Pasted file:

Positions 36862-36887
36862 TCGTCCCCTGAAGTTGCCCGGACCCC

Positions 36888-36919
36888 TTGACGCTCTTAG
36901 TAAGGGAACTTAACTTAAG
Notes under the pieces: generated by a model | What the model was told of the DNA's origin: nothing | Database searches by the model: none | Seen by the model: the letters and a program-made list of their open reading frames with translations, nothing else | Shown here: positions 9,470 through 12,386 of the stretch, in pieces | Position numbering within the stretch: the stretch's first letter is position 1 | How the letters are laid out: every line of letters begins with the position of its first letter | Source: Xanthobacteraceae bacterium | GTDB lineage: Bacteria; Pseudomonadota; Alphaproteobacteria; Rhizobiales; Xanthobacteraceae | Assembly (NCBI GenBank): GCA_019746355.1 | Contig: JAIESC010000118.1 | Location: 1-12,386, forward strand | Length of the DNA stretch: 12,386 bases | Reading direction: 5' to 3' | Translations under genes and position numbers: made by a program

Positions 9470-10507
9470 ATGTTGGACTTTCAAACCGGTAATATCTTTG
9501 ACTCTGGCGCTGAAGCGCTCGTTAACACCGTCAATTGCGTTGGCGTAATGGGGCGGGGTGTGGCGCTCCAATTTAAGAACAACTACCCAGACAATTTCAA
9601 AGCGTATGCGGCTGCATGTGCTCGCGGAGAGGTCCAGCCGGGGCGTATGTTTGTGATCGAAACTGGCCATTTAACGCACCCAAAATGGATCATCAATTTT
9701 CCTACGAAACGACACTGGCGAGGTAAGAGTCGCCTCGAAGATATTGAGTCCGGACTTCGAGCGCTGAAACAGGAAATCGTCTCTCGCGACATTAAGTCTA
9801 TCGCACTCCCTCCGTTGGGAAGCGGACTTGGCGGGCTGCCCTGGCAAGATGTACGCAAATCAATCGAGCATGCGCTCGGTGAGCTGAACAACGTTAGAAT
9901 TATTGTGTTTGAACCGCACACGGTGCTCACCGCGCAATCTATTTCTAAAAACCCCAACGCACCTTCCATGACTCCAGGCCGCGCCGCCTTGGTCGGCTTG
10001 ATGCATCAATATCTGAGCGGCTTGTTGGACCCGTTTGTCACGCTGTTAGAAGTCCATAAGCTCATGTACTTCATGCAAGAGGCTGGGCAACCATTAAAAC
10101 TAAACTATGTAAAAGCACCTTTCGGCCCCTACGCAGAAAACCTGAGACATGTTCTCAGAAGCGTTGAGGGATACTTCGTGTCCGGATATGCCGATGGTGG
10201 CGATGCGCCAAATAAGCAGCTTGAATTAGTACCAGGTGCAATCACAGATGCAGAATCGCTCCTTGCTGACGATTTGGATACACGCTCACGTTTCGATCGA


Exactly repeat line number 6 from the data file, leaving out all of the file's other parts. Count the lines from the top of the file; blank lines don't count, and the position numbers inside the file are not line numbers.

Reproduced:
Notes under the pieces: generated by a model | What the model was told of the DNA's origin: nothing | Database searches by the model: none | Seen by the model: the letters and a program-made list of their open reading frames with translations, nothing else | Shown here: positions 9,470 through 12,386 of the stretch, in pieces | Position numbering within the stretch: the stretch's first letter is position 1 | How the letters are laid out: every line of letters begins with the position of its first letter | Source: Xanthobacteraceae bacterium | GTDB lineage: Bacteria; Pseudomonadota; Alphaproteobacteria; Rhizobiales; Xanthobacteraceae | Assembly (NCBI GenBank): GCA_019746355.1 | Contig: JAIESC010000118.1 | Location: 1-12,386, forward strand | Length of the DNA stretch: 12,386 bases | Reading direction: 5' to 3' | Translations under genes and position numbers: made by a program